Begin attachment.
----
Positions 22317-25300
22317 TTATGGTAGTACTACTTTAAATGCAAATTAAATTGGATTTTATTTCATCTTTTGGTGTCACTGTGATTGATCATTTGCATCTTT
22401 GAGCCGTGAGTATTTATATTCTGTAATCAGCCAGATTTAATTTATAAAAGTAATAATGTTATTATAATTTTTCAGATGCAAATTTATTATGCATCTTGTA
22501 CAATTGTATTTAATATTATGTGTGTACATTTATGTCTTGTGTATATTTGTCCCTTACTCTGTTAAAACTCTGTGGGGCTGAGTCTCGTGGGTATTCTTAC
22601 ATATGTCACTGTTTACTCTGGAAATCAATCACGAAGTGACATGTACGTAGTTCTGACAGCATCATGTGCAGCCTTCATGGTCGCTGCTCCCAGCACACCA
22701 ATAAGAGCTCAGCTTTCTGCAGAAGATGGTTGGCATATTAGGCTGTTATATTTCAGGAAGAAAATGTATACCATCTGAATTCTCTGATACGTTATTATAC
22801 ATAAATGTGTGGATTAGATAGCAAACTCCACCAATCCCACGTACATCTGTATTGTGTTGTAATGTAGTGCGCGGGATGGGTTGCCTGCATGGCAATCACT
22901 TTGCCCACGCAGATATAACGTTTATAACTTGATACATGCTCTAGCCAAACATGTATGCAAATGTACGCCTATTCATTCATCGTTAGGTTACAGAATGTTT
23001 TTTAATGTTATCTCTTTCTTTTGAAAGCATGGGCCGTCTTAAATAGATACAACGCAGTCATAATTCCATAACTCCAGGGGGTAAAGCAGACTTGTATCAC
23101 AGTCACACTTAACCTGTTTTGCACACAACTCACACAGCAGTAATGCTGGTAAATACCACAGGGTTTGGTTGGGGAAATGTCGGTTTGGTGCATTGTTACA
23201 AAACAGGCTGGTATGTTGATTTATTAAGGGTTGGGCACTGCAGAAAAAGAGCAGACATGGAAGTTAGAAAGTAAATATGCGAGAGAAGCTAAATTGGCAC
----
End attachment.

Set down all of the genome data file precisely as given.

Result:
Positions 22317-25300
22317 TTATGGTAGTACTACTTTAAATGCAAATTAAATTGGATTTTATTTCATCTTTTGGTGTCACTGTGATTGATCATTTGCATCTTT
22401 GAGCCGTGAGTATTTATATTCTGTAATCAGCCAGATTTAATTTATAAAAGTAATAATGTTATTATAATTTTTCAGATGCAAATTTATTATGCATCTTGTA
22501 CAATTGTATTTAATATTATGTGTGTACATTTATGTCTTGTGTATATTTGTCCCTTACTCTGTTAAAACTCTGTGGGGCTGAGTCTCGTGGGTATTCTTAC
22601 ATATGTCACTGTTTACTCTGGAAATCAATCACGAAGTGACATGTACGTAGTTCTGACAGCATCATGTGCAGCCTTCATGGTCGCTGCTCCCAGCACACCA
22701 ATAAGAGCTCAGCTTTCTGCAGAAGATGGTTGGCATATTAGGCTGTTATATTTCAGGAAGAAAATGTATACCATCTGAATTCTCTGATACGTTATTATAC
22801 ATAAATGTGTGGATTAGATAGCAAACTCCACCAATCCCACGTACATCTGTATTGTGTTGTAATGTAGTGCGCGGGATGGGTTGCCTGCATGGCAATCACT
22901 TTGCCCACGCAGATATAACGTTTATAACTTGATACATGCTCTAGCCAAACATGTATGCAAATGTACGCCTATTCATTCATCGTTAGGTTACAGAATGTTT
23001 TTTAATGTTATCTCTTTCTTTTGAAAGCATGGGCCGTCTTAAATAGATACAACGCAGTCATAATTCCATAACTCCAGGGGGTAAAGCAGACTTGTATCAC
23101 AGTCACACTTAACCTGTTTTGCACACAACTCACACAGCAGTAATGCTGGTAAATACCACAGGGTTTGGTTGGGGAAATGTCGGTTTGGTGCATTGTTACA
23201 AAACAGGCTGGTATGTTGATTTATTAAGGGTTGGGCACTGCAGAAAAAGAGCAGACATGGAAGTTAGAAAGTAAATATGCGAGAGAAGCTAAATTGGCAC